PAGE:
Coffee not only is America’s favorite drink, it’s also the most popular beverage of older adults aged 60 and up, according to the National Coffee Association. Not only that but coffee consumption by seniors increased nearly 1.5%, noted the NCA in its Spring 2023 National Coffee Data Trends report.

Many of us make a practice of drinking coffee to boost our energy levels and improve our mental alertness. The habit is so ingrained that not having that daily cup of joe in the morning can start the day off on the wrong foot. Older adults and aging seniors tend to experience a decline in cognitive function and energy levels, and studies have shown that drinking coffee or other caffeinated beverage stimulates the central nervous system and increases levels of dopamine (the “feel good” hormone). However, while coffee can provide some benefits for seniors, it is important to consider the potential drawbacks as well. What are some of the pros and cons of drinking coffee for seniors?

Benefits of Drinking Coffee for Seniors

Improved Cognitive Function: Coffee contains caffeine, a stimulant that can improve cognitive function by increasing alertness and enhancing memory. This can be especially beneficial for seniors who are experiencing age-related cognitive decline. Recent studies showed a 62% to 70% decreased risk of dementia and Alzheimer’s in moderate coffee drinkers (3-5 cups per day) compared to low coffee drinkers.

Reduced Risk of Parkinson’s Disease: Research suggests that drinking coffee may reduce the risk of Parkinson’s disease, a neurodegenerative disorder that affects movement.

Lower Risk of Type 2 Diabetes: Studies have also shown that coffee consumption may lower the risk of type 2 diabetes, a condition that is more common among seniors. “Coffee is jam-packed with phytochemicals that may act as antioxidants, anti-inflammatory compounds, insulin-sensitivity boosters and more,” Jill Weisenberger, registered dietitian nutritionist told AARP.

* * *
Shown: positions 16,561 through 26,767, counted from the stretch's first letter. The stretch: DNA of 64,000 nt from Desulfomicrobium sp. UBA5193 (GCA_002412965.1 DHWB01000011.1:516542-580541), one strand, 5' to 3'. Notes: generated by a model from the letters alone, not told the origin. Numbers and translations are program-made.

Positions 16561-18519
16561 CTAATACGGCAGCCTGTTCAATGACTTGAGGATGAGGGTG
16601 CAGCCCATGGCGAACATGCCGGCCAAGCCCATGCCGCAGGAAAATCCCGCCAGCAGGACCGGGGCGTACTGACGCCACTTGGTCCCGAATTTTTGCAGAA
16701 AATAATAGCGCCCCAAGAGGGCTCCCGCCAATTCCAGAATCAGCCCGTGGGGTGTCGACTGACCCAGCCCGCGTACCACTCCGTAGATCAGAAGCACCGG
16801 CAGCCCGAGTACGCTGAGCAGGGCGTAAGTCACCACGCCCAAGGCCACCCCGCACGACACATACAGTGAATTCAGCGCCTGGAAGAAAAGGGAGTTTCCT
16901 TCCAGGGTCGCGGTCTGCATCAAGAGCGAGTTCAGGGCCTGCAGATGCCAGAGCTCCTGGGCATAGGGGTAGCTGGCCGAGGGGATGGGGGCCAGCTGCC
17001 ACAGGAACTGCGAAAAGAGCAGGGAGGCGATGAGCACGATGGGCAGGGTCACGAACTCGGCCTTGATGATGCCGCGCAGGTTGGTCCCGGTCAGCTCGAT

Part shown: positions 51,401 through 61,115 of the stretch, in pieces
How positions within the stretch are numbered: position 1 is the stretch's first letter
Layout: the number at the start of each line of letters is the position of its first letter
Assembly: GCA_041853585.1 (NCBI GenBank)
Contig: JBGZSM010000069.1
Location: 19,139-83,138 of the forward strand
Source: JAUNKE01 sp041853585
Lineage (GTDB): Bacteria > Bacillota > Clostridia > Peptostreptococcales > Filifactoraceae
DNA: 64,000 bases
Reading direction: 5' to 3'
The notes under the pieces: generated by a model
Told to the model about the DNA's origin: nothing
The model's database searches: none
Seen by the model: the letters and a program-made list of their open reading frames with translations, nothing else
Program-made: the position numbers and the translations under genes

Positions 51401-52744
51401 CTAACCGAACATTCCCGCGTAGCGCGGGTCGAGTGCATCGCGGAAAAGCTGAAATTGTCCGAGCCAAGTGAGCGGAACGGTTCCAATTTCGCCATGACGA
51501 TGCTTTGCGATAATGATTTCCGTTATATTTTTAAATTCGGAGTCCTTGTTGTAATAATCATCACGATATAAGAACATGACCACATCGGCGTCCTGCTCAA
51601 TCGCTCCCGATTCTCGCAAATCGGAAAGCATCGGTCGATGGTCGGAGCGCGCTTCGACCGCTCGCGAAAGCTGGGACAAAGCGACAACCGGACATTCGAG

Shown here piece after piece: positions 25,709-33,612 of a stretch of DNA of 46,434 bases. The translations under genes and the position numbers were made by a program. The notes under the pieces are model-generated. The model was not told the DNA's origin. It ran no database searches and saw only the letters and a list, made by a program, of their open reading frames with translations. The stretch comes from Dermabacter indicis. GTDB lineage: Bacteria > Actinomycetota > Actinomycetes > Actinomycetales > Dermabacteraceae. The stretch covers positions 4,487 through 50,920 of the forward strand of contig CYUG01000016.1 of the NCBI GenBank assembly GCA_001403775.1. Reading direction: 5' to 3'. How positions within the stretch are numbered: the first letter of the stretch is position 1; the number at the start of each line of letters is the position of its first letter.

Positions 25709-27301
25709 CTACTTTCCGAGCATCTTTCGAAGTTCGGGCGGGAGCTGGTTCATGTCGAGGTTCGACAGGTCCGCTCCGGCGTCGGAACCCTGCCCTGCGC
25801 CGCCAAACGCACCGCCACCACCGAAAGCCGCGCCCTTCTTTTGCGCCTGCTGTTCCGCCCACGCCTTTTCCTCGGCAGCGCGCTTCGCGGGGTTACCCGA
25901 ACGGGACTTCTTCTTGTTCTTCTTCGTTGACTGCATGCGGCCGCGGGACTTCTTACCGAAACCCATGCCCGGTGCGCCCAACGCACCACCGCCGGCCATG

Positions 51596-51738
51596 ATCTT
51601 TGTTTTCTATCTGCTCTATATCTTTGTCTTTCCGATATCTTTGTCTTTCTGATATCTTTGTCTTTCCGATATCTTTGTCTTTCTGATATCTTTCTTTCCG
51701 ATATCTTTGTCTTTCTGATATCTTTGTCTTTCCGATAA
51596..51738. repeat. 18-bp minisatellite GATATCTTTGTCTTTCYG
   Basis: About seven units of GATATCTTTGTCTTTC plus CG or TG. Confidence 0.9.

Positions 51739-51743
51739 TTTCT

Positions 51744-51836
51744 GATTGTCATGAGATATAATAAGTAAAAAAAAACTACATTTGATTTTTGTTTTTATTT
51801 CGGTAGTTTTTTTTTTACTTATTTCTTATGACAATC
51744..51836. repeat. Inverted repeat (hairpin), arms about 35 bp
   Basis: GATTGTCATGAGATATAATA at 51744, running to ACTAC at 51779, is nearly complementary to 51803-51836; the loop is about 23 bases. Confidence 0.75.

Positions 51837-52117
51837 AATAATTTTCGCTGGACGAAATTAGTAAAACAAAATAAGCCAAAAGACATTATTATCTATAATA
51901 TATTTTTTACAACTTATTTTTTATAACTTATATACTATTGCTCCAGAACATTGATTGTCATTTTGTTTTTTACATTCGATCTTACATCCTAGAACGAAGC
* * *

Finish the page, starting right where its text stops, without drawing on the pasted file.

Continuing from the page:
Social Connection: For many seniors, drinking coffee is a social activity that can provide a sense of community and connection. Seniors who regularly visit coffee shops or cafes may have opportunities to interact with others and make new friends.

Risks of Drinking Coffee for Seniors

Increased Heart Rate and Blood Pressure: Caffeine can raise heart rate and blood pressure, which can be problematic for seniors who have underlying cardiovascular issues. It is important to monitor coffee intake and consult with a healthcare provider to determine a safe amount.

Interference with Medications: Coffee can interfere with the absorption of certain medications, which can be particularly concerning for seniors who may be taking multiple medications. It’s a good idea to ask your doctor or pharmacist about potential side effects or issues given that caffeine interactions with prescribed medications can reduce the effectiveness of drug therapy or even lead to toxicity.

Risk of Dehydration: Coffee is a diuretic, which means it can increase urine production and lead to dehydration. Seniors who drink coffee should also make sure to consume enough water to stay hydrated.

Risk of Insomnia: Drinking coffee later in the day can interfere with sleep, which can be a concern for seniors who already struggle with sleep issues. A study among nursing home residents with dementia showed the negative effects of caffeine on sleep and behaviors.

Let Your Body (and Family Doctor) Guide Your Coffee Consumption

So how much coffee is too little or too much? Many studies point to 50-100 milligrams of caffeine are well tolerated by a majority of older adults and the elderly – just enough for seniors who enjoy socializing over a cup of java. For reference: an 8-ounce cup of coffee typically contains 80 to 100 milligrams. What’s defined as an appropriate amount of caffeination will vary by individual, especially those seniors who are managing chronic health conditions.


“Health Benefits and Risks for Seniors Drinking Coffee,” written by Michelle Flores, Amada blog contributor.